spent most of the Saturday morning after Thanksgiving 2000 waiting for the "New Guy." That was the secret code for my successor, the future chairman and CEO of General Electric.
On Friday night, the board had unanimously approved Jeff Immelt to succeed me. I called him right away.
"I have some good news. Can you and your family come to Florida tomorrow and spend the weekend?"
Obviously, he knew what was going on. But we left it at that and went quickly to the arrangements to get him to Florida.
On Saturday morning, I could hardly wait to see him. The long CEO succession process was over. I was already outside when Jeff pulled into my driveway. He had a big smile on his face and was barely out of the car before I had my arms around him, saying exactly what Reg Jones said to me 20 years earlier:
"Congratulations, Mr. Chairman!"
As we hugged, I felt we were closing the loop.
In that moment, my memories took me straight back to the day when Reg walked into my Fairfield, Connecticut, office and embraced me, in just the same way.
Bear hugs, or any hugs, were not natural gestures for Reg. Yet here he was with a smile on his face and his arms wrapped tightly around me. On that December day in 1980,1 was the happiest man
in America and certainly the luckiest. If I could pick a job in business, this one would be it. It gave me an unbelievable array of businesses, from aircraft engines and power generators to plastics, medical, and financial services. What GE makes and does touches virtually everyone.
Most important, it is a job that's close to 75 percent about people and 25 percent about other stuff. I worked with some of the smartest, most creative, and competitive people in the world— many a lot smarter than I was.
When I joined GE in 1960, my horizons were modest. As a 24-year-old junior engineer fresh from a Ph.D. program, I was getting paid $10,500 a year and wanted to make $30,000 by the time I was 30. That was my objective, if I had one. I was pouring everything I had into what I was doing and having a helluva good time doing it. The promotions started coming, enough of them to raise my sights so that by the mid-1970s I began to think that maybe I could run the place one day.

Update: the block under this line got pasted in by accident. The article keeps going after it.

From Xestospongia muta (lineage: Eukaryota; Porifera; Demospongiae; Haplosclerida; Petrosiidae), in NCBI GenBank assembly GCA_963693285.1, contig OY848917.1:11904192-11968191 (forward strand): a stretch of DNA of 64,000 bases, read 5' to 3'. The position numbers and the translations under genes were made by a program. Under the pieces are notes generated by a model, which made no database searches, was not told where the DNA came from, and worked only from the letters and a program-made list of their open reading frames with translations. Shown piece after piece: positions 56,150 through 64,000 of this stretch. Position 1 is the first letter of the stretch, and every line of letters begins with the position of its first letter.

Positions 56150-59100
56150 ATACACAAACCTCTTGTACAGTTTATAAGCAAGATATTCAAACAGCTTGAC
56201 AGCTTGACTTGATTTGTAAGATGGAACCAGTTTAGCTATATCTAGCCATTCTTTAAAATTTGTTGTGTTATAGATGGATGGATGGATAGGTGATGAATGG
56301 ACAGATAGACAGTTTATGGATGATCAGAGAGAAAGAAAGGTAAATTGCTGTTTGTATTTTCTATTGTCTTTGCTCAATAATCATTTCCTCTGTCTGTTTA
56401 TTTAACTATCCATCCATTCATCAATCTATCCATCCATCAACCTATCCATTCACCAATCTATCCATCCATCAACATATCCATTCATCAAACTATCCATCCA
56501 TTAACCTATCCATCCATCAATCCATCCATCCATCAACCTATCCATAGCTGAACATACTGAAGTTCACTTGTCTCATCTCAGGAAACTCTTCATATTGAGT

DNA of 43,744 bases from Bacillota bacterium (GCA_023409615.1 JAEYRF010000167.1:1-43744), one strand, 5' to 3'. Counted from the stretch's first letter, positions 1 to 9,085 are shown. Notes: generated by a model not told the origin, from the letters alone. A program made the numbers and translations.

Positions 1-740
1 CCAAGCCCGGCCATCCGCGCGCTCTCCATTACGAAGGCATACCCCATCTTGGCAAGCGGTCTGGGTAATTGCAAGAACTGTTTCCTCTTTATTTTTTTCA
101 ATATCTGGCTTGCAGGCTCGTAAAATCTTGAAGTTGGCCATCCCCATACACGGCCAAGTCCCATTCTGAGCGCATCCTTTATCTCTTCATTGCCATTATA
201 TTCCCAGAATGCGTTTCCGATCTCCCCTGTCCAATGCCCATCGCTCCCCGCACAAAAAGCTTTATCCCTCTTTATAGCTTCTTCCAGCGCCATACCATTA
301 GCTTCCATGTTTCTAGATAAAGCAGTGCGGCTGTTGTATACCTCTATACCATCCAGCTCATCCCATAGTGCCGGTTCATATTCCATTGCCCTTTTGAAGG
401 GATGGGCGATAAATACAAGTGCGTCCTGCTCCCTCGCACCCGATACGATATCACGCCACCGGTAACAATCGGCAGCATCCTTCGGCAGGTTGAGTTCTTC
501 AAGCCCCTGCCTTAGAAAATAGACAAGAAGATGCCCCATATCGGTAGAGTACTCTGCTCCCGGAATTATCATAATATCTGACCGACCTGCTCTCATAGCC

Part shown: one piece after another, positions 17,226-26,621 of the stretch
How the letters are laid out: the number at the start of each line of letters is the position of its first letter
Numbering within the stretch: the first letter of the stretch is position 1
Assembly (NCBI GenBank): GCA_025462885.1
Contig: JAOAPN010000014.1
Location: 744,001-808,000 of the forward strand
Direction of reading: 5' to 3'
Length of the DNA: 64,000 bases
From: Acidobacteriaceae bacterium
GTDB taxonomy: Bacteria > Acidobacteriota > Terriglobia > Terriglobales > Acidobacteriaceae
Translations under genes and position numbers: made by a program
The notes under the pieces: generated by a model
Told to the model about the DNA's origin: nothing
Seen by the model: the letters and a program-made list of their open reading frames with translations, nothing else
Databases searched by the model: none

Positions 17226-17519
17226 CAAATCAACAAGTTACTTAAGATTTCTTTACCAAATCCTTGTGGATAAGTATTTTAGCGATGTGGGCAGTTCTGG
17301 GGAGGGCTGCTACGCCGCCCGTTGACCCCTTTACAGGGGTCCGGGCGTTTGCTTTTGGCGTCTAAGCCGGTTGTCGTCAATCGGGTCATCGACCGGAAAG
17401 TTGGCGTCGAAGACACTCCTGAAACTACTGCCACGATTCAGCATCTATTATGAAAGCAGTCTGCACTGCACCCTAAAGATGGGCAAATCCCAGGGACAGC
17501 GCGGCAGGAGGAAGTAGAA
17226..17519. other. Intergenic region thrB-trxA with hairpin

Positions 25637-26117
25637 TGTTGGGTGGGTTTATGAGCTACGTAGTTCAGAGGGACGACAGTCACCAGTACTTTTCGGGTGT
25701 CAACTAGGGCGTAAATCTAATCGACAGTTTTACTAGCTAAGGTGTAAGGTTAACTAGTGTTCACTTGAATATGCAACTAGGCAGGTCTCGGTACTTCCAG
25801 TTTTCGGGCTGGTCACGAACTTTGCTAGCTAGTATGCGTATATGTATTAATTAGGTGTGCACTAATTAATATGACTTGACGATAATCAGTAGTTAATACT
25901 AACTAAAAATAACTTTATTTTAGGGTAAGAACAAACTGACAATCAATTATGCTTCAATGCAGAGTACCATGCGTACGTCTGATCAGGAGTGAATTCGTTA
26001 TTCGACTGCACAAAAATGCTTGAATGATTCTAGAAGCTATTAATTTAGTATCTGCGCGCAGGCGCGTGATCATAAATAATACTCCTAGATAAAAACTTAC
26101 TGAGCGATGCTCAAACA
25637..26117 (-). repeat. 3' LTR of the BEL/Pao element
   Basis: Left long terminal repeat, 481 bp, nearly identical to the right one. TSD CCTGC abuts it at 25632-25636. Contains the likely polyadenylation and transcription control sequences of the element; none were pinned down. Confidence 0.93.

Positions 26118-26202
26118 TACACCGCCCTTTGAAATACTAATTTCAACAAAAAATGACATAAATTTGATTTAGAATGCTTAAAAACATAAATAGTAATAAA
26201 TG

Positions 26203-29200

The odds were against me. Many of my peers regarded me as the round peg in a square hole, too different for GE. I was brutally honest and outspoken. I was impatient and, to many, abrasive. My behavior wasn't the norm, especially the frequent parties at local bars to celebrate business victories, large or small.
Fortunately, a lot of people at GE had the guts to like me. Reg Jones was one of them.
On the surface, we could not have been more different. Trim and dignified, he was born in Britain and had the bearing of a statesman. I had grown up just 16 miles north of Boston, in Salem, Massachusetts, the only son of an Irish American railroad conductor. Reg was reserved and formal. I was earthy, loud, and excitable, with a heavy Boston accent and an awkward stutter. At the time, Reg was the most admired businessman in America, an influential figure in Washington, I was unknown outside of GE, and inexperienced in policy issues.
Still, I always felt a vibration with Reg. He rarely revealed his
feelings, never providing even a hint. Yet I had a feeling that he understood me. In some ways, we were kindred spirits. We respected each other's differences and shared some important things. We both liked analysis and numbers and did our homework. We both loved GE. He knew it had to change, and he thought I had the passion and the smarts to do it.